Homecoming, of Sorts
My direct association with Dick Schreder designed sailplanes began in July of 1985, when I made my first flight in an HP-16. I was hooked! These planes offered really great performance, were not very expensive, and in this case, pretty easy to crew. In 1987, I moved on from the HP-16 to a Zuni II. The Zuni is more nearly competitive in the 15 meter class, but I still had a fondness for the Schreder ship.
In early 1990, Bob Park purchased a large number of gliders and parts from an estate in Seymour, Texas. One of the sailplanes he purchased was HP-14, serial number 1. The original HP-14. The last homebuilt sailplane to win a US National Soaring Championships. This was quite a discovery. I had been thinking of finding an HP-14 and installing a motor to get a self-launching sailplane. The price was right, so my birthday present to myself in 1990 was this HP-14.
Bob told me I could leave it is his hangar for a while (I was in the process of having my house built), so there it stayed until Thanksgiving of 1990. I borrowed Joe Roth’s trailer (He bought another HP-14 from Bob’s collection and spent the summer fixing it up and building a trailer.) and brought my newly acquired ship to my newly finished home.
She was in need of a new right aileron, repairs to two flap panels, new glass in the canopy and turtle deck frames, and a good general going through. This should all have been able to be done in a matter of months. But I let myself get sidetracked with other projects (like, the 604 in January, 1991, a K-8, an RHJ-9, and…. Well, you get the picture!). I did get the aileron built, the flaps repaired, glass installed in the canopy frames, and the ship pretty well completed. I had also purchased a trailer that I had at first thought would only need to be lengthened for the 14s longer wings. Turns out, it was in sad enough condition, that I needed to re-build the trailer from the frame up. That is why we call these things, “Projects”, right? We keep on “projecting” when we will get it done. I started off saying “Flying again, Spring 1991.”
Time went by and in 1997, George Applebay was sponsoring the First Antique and Classic Soaring Gathering at Moriarty, New Mexico. I decided that this would be a great time and place to show off this HP-14. Near as I could tell, the ship had been written off in about 1977 or 1978 when it was stalled in on landing. The fuselage had been repaired when I got the ship. What better time to bring the plane back to active flying than 20 years after it was thought to be a gonner? And what better place than an Antique and Classic Sailplane Gathering? With the goal set and the plane nearly ready, “all” I had to do was get the trailer complete and safe to haul the glider, and I would be on my way.
By Mid May of 1997, it was obvious that I was not making very good progress towards finishing the trailer. I decided to put all other things aside, and started working on it from as soon as I got home, until it was time to go to bed. With about a week to go, it was looking close, but still possible. One more bay to skin on the trailer, then lots of little fixtures, supports, etc. But things for some reason just seemed to stop happening. I couldn’t get things done, and I rapidly ran out of time. I could possibly have left Sunday or Monday morning (plan was to be ready to leave Saturday morning), but the trailer would not have been complete and I felt there was too much risk to the airplane to haul it to New Mexico. And there were still things to be done to the glider before it was ready to fly. So, I pushed the glider and trailer into the garage and took my Zuni.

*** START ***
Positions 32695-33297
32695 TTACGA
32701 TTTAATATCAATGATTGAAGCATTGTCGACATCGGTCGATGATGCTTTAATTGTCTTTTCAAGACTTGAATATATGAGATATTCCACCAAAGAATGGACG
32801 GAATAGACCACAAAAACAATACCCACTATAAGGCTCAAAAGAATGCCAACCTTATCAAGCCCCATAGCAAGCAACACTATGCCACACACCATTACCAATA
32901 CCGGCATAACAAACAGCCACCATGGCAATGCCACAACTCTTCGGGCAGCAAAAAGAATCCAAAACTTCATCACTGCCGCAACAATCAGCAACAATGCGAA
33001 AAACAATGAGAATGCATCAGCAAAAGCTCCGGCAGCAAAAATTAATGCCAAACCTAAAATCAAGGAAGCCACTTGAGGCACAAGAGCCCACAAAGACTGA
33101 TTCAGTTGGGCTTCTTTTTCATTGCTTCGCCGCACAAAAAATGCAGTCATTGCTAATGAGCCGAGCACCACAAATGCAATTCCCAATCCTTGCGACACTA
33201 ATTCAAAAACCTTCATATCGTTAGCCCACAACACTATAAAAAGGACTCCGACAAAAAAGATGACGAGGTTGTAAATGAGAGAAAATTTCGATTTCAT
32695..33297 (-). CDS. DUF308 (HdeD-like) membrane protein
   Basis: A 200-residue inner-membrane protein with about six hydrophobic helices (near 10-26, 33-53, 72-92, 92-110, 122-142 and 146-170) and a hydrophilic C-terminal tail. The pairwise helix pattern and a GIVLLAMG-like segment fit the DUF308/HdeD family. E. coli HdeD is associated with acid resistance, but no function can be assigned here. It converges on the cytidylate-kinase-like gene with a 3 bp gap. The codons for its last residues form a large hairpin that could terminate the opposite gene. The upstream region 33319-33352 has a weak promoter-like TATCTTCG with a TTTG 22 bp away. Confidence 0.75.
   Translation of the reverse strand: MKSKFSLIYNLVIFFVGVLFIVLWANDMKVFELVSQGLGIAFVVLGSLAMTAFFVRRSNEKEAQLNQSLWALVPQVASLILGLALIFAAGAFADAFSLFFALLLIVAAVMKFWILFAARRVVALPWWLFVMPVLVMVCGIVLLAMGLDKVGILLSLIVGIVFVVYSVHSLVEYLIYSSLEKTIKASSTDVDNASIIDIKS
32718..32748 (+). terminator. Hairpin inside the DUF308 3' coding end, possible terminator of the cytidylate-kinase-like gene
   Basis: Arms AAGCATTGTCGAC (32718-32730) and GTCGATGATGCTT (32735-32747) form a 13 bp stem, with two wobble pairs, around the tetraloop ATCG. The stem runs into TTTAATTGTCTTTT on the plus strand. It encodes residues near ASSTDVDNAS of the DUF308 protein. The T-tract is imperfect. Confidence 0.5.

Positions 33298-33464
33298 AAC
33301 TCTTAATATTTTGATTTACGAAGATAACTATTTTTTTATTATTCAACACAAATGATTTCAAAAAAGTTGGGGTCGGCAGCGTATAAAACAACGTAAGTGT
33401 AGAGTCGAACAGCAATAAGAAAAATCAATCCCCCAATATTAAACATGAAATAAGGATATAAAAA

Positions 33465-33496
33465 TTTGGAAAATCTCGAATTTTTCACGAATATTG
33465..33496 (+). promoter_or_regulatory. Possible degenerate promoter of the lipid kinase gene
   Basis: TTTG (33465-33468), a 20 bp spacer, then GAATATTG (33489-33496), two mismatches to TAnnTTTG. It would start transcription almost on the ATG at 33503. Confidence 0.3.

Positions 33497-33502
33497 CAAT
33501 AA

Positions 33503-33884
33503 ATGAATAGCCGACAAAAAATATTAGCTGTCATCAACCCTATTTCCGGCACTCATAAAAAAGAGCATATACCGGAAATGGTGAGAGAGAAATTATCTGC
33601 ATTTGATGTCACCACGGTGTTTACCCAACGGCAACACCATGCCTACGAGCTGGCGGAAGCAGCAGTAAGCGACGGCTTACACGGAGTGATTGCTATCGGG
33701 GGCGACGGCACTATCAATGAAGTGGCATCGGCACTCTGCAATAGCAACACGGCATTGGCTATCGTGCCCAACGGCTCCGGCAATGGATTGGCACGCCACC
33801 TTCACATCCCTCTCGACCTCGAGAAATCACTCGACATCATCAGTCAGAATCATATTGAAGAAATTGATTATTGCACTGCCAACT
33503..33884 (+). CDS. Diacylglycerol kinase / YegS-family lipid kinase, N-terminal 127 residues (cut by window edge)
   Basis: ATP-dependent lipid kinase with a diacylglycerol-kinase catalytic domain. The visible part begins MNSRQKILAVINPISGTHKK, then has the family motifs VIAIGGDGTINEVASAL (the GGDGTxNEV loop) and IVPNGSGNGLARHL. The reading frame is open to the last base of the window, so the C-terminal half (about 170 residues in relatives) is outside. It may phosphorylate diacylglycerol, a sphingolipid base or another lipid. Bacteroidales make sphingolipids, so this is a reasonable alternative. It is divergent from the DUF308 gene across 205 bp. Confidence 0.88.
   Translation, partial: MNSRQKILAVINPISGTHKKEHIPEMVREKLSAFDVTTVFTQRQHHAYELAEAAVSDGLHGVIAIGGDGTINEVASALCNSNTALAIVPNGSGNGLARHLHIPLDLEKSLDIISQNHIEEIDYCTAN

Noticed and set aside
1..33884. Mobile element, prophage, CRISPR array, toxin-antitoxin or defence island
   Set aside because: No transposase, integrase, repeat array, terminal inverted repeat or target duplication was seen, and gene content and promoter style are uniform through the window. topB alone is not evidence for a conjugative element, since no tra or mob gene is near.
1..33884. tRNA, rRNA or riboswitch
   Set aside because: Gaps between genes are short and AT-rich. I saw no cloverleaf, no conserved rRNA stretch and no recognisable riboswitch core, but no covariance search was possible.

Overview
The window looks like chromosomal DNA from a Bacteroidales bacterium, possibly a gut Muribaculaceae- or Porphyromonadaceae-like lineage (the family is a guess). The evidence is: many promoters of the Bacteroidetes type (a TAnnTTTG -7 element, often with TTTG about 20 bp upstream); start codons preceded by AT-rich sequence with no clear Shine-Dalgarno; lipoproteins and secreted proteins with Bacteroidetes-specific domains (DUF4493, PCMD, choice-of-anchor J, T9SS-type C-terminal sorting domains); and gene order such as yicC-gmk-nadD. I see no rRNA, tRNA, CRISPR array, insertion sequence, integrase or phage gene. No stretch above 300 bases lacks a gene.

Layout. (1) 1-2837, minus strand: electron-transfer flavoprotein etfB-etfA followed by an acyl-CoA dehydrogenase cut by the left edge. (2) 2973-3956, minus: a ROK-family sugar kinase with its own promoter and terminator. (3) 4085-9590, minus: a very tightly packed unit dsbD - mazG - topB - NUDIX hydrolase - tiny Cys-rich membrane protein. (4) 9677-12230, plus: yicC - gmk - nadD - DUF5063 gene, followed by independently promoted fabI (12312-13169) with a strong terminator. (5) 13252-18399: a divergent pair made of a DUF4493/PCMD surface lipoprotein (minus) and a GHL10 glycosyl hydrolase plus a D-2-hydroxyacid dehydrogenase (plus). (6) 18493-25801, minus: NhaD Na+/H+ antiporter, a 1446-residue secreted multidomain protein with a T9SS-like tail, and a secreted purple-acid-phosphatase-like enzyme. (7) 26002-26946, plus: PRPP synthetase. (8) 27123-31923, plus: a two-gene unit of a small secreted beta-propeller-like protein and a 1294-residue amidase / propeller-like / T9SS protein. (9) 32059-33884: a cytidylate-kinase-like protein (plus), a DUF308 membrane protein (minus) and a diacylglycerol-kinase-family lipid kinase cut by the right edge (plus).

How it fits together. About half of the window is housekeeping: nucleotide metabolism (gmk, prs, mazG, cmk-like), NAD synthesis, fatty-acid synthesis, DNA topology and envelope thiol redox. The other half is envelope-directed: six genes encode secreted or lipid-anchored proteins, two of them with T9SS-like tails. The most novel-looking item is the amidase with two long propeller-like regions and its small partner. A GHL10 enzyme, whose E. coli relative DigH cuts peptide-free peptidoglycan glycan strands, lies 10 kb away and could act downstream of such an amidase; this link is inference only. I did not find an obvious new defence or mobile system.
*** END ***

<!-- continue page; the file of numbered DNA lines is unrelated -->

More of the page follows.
For about the next three years, the HP sat almost untouched. In 2000 or 2001, I started getting interested again in getting the HP-14 going again. I have now given up plans to make this one into a self-launcher, as I think there is too much history in the ship to do such a mod. I had been able to get the original log books from a previous owner, so I now had its complete history documented. I began to slowly work on the trailer in my garage/workshop. Slowly being the key word. I had completed a revision I made to the panel, installed new plumbing for the TE probe, wires for a battery behind the seat on the right hand side, and even started installing an oxygen system (Not often needed in Kansas, but definitely needed in New Mexico). All was progressing slowly, but progressing.
Then, during the Sports Class Nationals in 2002, came the word that Dick Schreder had passed away. I saw that there was going to be a memorial sailplane gathering at Bryan, Ohio sometime in September. Now, I felt I had to get the airplane going. Dick would not be able to see his plane fly again from earth, but at least he would be able to look down from above and see it flying over his home. If I could get it done. Time was short, as I was to be Competition Director at a contest sponsored by KSA. Then, there was the annual trek to Ulysses over the Labor Day Weekend. This ended up leaving less than two weeks of evenings to finish a project that had been underway for nearly 12 years.
I once again went into “work until midnight” mode. This time, I guess the task was smaller, as I got the glider and trailer ready to go. I was to leave for Bryan on Friday morning. I was actually ready to go Thursday night! The trailer was done, the lights worked, the glider was secured, and the annual was done. All that was remaining was to get the liability coverage, get to Bryan, assemble, and fly. Remember the previous comment about “projects”? And have you ever read any of Dick Schreder’s tales of getting new ships done “just in time”? Well, it ain’t over till its over, as a baseball coach once said!